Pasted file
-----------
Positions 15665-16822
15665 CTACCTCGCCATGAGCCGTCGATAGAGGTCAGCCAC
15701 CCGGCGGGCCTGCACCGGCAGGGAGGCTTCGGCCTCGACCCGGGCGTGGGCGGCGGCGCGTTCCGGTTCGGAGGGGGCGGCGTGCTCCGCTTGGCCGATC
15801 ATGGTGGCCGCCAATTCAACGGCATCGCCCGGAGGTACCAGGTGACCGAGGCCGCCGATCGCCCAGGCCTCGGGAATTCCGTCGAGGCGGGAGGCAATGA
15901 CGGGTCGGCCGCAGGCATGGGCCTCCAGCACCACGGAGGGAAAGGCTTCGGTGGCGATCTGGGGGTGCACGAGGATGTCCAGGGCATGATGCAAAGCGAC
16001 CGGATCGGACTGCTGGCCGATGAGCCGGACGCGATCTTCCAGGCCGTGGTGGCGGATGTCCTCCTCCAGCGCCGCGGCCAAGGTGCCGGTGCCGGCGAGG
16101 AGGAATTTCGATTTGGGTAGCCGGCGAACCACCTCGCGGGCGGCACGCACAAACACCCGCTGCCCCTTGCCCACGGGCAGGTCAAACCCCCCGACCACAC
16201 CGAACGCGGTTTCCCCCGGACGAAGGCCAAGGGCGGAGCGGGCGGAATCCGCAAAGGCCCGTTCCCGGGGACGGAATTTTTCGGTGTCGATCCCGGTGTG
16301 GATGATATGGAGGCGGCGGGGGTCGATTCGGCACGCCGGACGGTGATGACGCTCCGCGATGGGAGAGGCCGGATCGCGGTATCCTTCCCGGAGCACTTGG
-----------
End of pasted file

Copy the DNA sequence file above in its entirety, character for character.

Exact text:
Positions 15665-16822
15665 CTACCTCGCCATGAGCCGTCGATAGAGGTCAGCCAC
15701 CCGGCGGGCCTGCACCGGCAGGGAGGCTTCGGCCTCGACCCGGGCGTGGGCGGCGGCGCGTTCCGGTTCGGAGGGGGCGGCGTGCTCCGCTTGGCCGATC
15801 ATGGTGGCCGCCAATTCAACGGCATCGCCCGGAGGTACCAGGTGACCGAGGCCGCCGATCGCCCAGGCCTCGGGAATTCCGTCGAGGCGGGAGGCAATGA
15901 CGGGTCGGCCGCAGGCATGGGCCTCCAGCACCACGGAGGGAAAGGCTTCGGTGGCGATCTGGGGGTGCACGAGGATGTCCAGGGCATGATGCAAAGCGAC
16001 CGGATCGGACTGCTGGCCGATGAGCCGGACGCGATCTTCCAGGCCGTGGTGGCGGATGTCCTCCTCCAGCGCCGCGGCCAAGGTGCCGGTGCCGGCGAGG
16101 AGGAATTTCGATTTGGGTAGCCGGCGAACCACCTCGCGGGCGGCACGCACAAACACCCGCTGCCCCTTGCCCACGGGCAGGTCAAACCCCCCGACCACAC
16201 CGAACGCGGTTTCCCCCGGACGAAGGCCAAGGGCGGAGCGGGCGGAATCCGCAAAGGCCCGTTCCCGGGGACGGAATTTTTCGGTGTCGATCCCGGTGTG
16301 GATGATATGGAGGCGGCGGGGGTCGATTCGGCACGCCGGACGGTGATGACGCTCCGCGATGGGAGAGGCCGGATCGCGGTATCCTTCCCGGAGCACTTGG